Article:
Good intentions alone, however, are no guarantee of success in a worthy cause. In fact, quite the contrary could be the case in a field as dirty as the arms trade. Transparency International, the world’s leading non-governmental anti- corruption organization, published last month what it claims is the first global index of state corruption in defence deals. It analyses the record of 82 countries that collectively accounted for as much as 94 per cent of military expenditure worldwide in 2011. That expenditure added up to the equivalent of 1.6 trillion dollars. With that kind of money at stake it is no surprise that there is a perennial temptation among those who decide how to spend this money to put their fingers in the till. That should, all the more, be reason to watch out for illegality in armaments deals.

To the contrary, however, Transparency International discovered in the course of compiling its index that only two countries, Germany and Australia, have robust mechanisms to guard against corruption in defence deals. It is instructive from the point of view of an ongoing debate in India over alleged irregularities in the purchase of VVIP helicopters that in both Germany and Australia, there is overarching parliamentary oversight of defence policy. But not in India. “In 45 per cent of countries there is little or no oversight of defence policy and in half of nations there is minimal evidence of scrutiny of defence procurement,” Transparency International concluded. “In 70 per cent of the countries, citizens are denied a simple indication of how much is spent by their government on secret items.”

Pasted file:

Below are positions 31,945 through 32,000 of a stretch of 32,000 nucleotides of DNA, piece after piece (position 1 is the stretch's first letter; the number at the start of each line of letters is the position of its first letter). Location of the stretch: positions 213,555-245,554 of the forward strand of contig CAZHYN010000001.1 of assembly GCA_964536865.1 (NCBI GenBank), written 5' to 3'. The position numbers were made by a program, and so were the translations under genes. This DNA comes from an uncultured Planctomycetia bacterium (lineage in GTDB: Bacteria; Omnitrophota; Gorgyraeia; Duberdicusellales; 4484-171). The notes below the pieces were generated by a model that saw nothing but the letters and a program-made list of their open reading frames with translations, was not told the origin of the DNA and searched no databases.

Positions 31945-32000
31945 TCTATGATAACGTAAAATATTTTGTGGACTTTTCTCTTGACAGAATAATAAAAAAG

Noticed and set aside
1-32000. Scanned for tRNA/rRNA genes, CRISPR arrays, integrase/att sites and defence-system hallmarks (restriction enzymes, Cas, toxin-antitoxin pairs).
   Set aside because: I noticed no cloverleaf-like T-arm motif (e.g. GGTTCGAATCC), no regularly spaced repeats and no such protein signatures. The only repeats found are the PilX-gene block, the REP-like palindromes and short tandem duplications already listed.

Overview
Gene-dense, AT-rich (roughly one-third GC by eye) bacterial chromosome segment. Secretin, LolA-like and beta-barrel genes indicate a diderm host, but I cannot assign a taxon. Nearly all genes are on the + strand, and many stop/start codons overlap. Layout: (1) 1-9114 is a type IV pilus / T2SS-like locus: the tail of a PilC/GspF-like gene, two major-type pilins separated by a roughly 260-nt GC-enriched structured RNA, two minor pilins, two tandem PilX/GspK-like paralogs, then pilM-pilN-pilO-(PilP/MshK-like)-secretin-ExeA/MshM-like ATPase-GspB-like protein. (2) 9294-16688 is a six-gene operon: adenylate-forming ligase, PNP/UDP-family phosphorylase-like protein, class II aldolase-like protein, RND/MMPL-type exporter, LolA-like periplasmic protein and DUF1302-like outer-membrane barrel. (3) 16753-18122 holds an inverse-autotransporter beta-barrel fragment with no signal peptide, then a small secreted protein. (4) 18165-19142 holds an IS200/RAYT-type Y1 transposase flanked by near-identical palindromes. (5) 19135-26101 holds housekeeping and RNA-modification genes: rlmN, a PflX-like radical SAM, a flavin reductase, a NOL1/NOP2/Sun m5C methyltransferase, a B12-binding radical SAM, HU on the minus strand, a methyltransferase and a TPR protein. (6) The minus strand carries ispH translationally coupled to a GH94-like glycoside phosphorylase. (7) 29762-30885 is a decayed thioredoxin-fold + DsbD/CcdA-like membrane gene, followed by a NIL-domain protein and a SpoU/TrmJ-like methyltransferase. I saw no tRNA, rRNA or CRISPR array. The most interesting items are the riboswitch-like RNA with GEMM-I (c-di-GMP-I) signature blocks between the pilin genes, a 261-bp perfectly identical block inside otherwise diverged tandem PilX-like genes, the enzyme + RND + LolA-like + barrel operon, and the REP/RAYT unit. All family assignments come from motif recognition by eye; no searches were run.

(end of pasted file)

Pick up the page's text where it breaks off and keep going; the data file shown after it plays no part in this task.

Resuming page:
A companion index to this pattern of shortcomings in governments brought out last October showed that defence industries compound the failures of the State in creating a fertile ground for corruption. Antony could set an example by doing some cleaning up at home, even as he punishes foreign suppliers who feed on the greed of middlemen and others in the country who swing lucrative contracts for them.

It should not come as a surprise to those who look up this second index that public-sector Bharat Earth Movers Limited was at the centre of the last major arms procurement scandal to hit the UPA government before the ongoing helicopter controversy: the purchase of Tatra trucks for the Indian army. BEML and state-owned Bharat Electronics Limited are placed in “Band- F” of this index, which is reserved for 45 defence-related companies worldwide that have little or no anti-corruption systems in place. BEL, for those who may not have heard about the company, supplies advanced electronic products for the defence forces and is one of eight or so public-sector undertakings under Antony’s ministry.